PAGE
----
Jason Rudge, a heavy equipment operator at the Pittsburgh International Airport, wanted a sensory room for his son with autism. This week, his dream became reality.
Navigating through airports was daunting. The wide-open unfamiliar spaces, the free-flowing and chaotic pedestrian traffic, the numerous shops and restaurants can make the airport experience uncomfortable for blind travelers.
A recent article in the New York Times brought attention to the fact that some travelers abuse airport wheelchairs in order to get preferential treatment through long security lines or during flight boarding. According to the article in the Times, airport workers have dubbed certain routes “miracle flights” because a number of passengers will request airport wheelchairs when they are boarding the flight, but no longer seem to need them once they arrive at their destination, where wheelchair users are the last to depart the plane. Anyone can request the use of a wheelchair and no proof of a disability is required.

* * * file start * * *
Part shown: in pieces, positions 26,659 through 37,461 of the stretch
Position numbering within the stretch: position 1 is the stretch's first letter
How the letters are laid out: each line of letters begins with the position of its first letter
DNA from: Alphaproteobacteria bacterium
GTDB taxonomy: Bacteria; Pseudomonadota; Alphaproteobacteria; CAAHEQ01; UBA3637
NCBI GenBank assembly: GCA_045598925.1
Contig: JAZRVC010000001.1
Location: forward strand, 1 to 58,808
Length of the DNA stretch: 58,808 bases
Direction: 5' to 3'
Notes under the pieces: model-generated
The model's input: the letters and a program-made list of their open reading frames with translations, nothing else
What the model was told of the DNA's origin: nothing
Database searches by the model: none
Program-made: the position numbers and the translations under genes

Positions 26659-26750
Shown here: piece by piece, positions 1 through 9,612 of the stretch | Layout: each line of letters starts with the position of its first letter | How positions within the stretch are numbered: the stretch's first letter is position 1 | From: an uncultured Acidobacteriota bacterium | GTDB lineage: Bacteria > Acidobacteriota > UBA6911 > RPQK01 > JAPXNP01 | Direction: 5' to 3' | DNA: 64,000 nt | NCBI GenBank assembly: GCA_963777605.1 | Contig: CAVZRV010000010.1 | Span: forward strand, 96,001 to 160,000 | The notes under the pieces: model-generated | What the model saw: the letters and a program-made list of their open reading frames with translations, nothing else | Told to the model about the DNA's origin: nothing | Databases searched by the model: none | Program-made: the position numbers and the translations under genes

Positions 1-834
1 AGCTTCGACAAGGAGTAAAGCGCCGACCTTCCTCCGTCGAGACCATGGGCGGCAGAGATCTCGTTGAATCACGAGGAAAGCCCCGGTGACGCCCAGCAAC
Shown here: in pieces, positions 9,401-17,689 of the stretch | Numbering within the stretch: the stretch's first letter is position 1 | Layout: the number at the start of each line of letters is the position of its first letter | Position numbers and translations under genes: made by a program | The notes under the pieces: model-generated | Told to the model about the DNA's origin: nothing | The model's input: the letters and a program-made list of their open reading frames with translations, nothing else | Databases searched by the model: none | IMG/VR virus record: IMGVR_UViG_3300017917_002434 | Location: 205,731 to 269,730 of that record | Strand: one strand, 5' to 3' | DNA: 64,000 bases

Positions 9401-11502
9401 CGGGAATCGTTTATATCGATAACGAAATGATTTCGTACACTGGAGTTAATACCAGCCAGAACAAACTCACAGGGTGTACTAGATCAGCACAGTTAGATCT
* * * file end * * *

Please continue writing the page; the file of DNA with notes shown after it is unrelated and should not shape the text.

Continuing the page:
The number of people who are actually abusing the system is probably quite small, and the apocryphal evidence given in the article might not be the whole story. It is important to remember that not all people who have a legitimate need for airport wheelchairs have a disability that is visible to the casual observer. People who are semi-ambulatory or who experience pain while walking may decide to request a wheelchair if they anticipate walking long distances or staying on their feet for a long time. Seeing someone who used an airport wheelchair later get up and walk does not necessarily mean that they were being deceptive. Asking for “proof of a disability” in order to use the airport wheelchair service would be an acceptable and intrusive barrier, and would shut out many people who legitimately need the service. Consider the older adult who cannot easily walk through a long airport terminal, but who would be unable to provide proof of a specific disability.